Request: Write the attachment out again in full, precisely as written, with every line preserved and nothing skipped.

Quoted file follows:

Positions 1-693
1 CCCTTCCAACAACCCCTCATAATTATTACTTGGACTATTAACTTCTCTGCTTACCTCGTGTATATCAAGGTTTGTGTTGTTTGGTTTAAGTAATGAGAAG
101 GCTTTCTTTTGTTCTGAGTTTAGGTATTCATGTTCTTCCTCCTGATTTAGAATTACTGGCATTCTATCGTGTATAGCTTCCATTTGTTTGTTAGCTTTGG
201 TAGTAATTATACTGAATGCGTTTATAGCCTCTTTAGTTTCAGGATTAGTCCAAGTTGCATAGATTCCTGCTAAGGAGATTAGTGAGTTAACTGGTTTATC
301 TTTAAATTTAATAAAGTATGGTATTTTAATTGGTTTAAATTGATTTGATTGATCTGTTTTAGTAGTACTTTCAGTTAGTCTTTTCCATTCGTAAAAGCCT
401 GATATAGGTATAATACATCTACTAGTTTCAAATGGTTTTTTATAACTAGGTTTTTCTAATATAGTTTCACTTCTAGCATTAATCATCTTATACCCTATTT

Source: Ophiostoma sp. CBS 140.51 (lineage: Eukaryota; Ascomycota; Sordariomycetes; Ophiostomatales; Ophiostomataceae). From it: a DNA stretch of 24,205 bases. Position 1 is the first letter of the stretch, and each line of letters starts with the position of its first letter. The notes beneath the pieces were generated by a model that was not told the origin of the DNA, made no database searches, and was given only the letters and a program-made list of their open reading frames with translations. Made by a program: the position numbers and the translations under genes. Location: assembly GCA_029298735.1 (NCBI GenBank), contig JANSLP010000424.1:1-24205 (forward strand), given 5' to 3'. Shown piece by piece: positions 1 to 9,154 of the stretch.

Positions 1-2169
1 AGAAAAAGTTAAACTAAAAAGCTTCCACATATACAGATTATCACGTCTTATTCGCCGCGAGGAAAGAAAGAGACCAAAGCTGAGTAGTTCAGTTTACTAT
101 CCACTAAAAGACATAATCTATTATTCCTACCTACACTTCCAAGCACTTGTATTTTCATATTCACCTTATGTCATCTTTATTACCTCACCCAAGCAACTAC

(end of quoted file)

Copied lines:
Positions 1-693
1 CCCTTCCAACAACCCCTCATAATTATTACTTGGACTATTAACTTCTCTGCTTACCTCGTGTATATCAAGGTTTGTGTTGTTTGGTTTAAGTAATGAGAAG
101 GCTTTCTTTTGTTCTGAGTTTAGGTATTCATGTTCTTCCTCCTGATTTAGAATTACTGGCATTCTATCGTGTATAGCTTCCATTTGTTTGTTAGCTTTGG
201 TAGTAATTATACTGAATGCGTTTATAGCCTCTTTAGTTTCAGGATTAGTCCAAGTTGCATAGATTCCTGCTAAGGAGATTAGTGAGTTAACTGGTTTATC
301 TTTAAATTTAATAAAGTATGGTATTTTAATTGGTTTAAATTGATTTGATTGATCTGTTTTAGTAGTACTTTCAGTTAGTCTTTTCCATTCGTAAAAGCCT
401 GATATAGGTATAATACATCTACTAGTTTCAAATGGTTTTTTATAACTAGGTTTTTCTAATATAGTTTCACTTCTAGCATTAATCATCTTATACCCTATTT

Source: Ophiostoma sp. CBS 140.51 (lineage: Eukaryota; Ascomycota; Sordariomycetes; Ophiostomatales; Ophiostomataceae). From it: a DNA stretch of 24,205 bases. Position 1 is the first letter of the stretch, and each line of letters starts with the position of its first letter. The notes beneath the pieces were generated by a model that was not told the origin of the DNA, made no database searches, and was given only the letters and a program-made list of their open reading frames with translations. Made by a program: the position numbers and the translations under genes. Location: assembly GCA_029298735.1 (NCBI GenBank), contig JANSLP010000424.1:1-24205 (forward strand), given 5' to 3'. Shown piece by piece: positions 1 to 9,154 of the stretch.

Positions 1-2169
1 AGAAAAAGTTAAACTAAAAAGCTTCCACATATACAGATTATCACGTCTTATTCGCCGCGAGGAAAGAAAGAGACCAAAGCTGAGTAGTTCAGTTTACTAT
101 CCACTAAAAGACATAATCTATTATTCCTACCTACACTTCCAAGCACTTGTATTTTCATATTCACCTTATGTCATCTTTATTACCTCACCCAAGCAACTAC